More than 30 ponies have been rounded-up from Bodmin Moor in Cornwall following welfare concerns.
Earlier this month (2 April), horseandhound.co.uk reported there had been concern from the public after images emerged of dead and starving ponies on the moor.
Five days later, Redwings Horses Sanctuary assisted the Bodmin Moor Commons Council and other organisations to round up, assess and rescue a group of ponies on Eastmoor.
The one-day operation – involving Redwings, the RSPCA, the Animal and Plant Health Agency (APHA), World Horse Welfare, local rescue organisation Shires Holt, landowners and the police – was arranged to tackle the escalating problem of suffering ponies on the moor.
Redwings said that the situation had been exacerbated by the recent wet winter.
The ponies were assessed by Redwings’ head of welfare and behaviour and senior veterinary surgeon Nic de Brauwere and APHA veterinary officer Lorna Stevenson.
22 of the 34 ponies were of sufficient concern to be removed from the moor.
They have since been rehomed by local rescue centre Shires Holt and welfare charity Bransby Horses, as well as other local shelters.
One pony suffering from a disfigured foot was put down, while the remainder of the group that were judged to be healthy were released back on to the moor. The ponies will be monitored on an ongoing basis.
- Anger after more dead and sick ponies found on Bodmin Moor
- ‘It’s been a harsh winter’: welfare charity responds to Bodmin pony crisis
- Ponies in very poor condition rescued from Poldark location
“It is clear there is a big challenge in bringing about long-term improvements for the management of ponies on Bodmin Moor,” said Mr de Brauwere.
“The moor has the potential for native ponies to thrive, but these animals will always need human support. Our hope for the future of the ponies is for them to have a natural life, but also to be familiarised with people so they can be supported with veterinary and routine healthcare when required.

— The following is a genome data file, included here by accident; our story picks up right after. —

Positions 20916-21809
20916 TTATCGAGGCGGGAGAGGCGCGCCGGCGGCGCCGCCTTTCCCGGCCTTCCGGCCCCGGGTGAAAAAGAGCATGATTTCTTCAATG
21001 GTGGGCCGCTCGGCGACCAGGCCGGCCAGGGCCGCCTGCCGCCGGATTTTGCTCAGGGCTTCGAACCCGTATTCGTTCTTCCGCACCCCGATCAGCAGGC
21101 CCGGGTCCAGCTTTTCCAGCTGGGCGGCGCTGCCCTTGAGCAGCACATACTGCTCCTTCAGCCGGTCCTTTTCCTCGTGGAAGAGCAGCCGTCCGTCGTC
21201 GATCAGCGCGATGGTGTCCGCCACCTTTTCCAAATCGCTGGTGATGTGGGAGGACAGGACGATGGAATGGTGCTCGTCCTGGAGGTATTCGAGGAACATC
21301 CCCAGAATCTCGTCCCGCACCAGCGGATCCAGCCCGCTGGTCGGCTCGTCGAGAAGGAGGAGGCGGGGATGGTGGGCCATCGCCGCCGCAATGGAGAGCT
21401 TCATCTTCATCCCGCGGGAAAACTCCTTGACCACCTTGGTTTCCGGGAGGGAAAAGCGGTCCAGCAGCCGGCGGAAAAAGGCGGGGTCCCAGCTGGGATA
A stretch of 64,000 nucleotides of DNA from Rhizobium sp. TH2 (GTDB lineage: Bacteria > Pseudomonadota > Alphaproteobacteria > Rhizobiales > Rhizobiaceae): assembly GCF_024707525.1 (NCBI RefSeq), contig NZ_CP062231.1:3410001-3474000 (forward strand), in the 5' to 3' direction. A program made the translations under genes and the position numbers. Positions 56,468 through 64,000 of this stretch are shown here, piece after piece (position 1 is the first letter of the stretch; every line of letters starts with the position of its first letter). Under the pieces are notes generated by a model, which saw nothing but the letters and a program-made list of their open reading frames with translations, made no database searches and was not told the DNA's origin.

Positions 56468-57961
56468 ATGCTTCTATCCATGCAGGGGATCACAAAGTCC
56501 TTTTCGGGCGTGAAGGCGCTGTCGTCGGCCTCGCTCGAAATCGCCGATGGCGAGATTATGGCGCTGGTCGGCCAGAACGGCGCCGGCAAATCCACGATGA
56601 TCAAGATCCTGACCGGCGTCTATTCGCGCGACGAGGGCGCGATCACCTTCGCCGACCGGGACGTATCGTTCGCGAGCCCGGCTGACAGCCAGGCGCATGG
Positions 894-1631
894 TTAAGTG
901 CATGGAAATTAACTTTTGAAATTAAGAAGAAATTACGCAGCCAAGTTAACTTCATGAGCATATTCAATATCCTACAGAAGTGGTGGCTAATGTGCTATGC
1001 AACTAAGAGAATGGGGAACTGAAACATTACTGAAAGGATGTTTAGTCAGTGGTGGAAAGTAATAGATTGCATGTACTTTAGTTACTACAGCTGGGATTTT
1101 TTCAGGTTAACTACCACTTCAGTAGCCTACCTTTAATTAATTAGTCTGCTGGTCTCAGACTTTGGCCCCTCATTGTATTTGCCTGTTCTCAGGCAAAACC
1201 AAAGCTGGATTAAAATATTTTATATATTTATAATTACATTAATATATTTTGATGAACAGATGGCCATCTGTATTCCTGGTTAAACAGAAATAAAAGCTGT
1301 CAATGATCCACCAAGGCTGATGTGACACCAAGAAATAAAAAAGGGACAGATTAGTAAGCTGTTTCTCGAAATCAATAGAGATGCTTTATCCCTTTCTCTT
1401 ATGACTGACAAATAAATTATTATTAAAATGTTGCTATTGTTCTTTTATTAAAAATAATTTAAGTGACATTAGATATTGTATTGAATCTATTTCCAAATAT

“This vision can only become a reality with the cooperation of everyone with rights to graze their ponies on the moor, and this is why we fully support the newly established Bodmin Moor Commons Council and their development of management plans that work for the commoners, the land and the animals.”
APHA’s Ms Stevenson thanked all those involved in the round-up and rescuing process.
“Since 7 April, Julie Dowton of Bodmin Moor Commons Council and Pip Lovelock from Shires Holt have been out on the moors daily and have identified more ponies in three locations that require removal and rehoming, and APHA will be accompanying them on further visits this week,” she added.
Redwings’ work on the moor
Redwings has been working to help the ponies of Bodmin Moor for more than five years and has rescued and offered a home at its sanctuary to 19 ponies found in a severe state of neglect in 2011.
Last year (15 April), the charity supported the rescue and ongoing care of a stallion and a mare and her foal (pictured, above), as previously reported on horseandhound.co.uk
The trio were named after characters from the BBC television series Poldark having been rescued from the same area where scenes from the programme were filmed.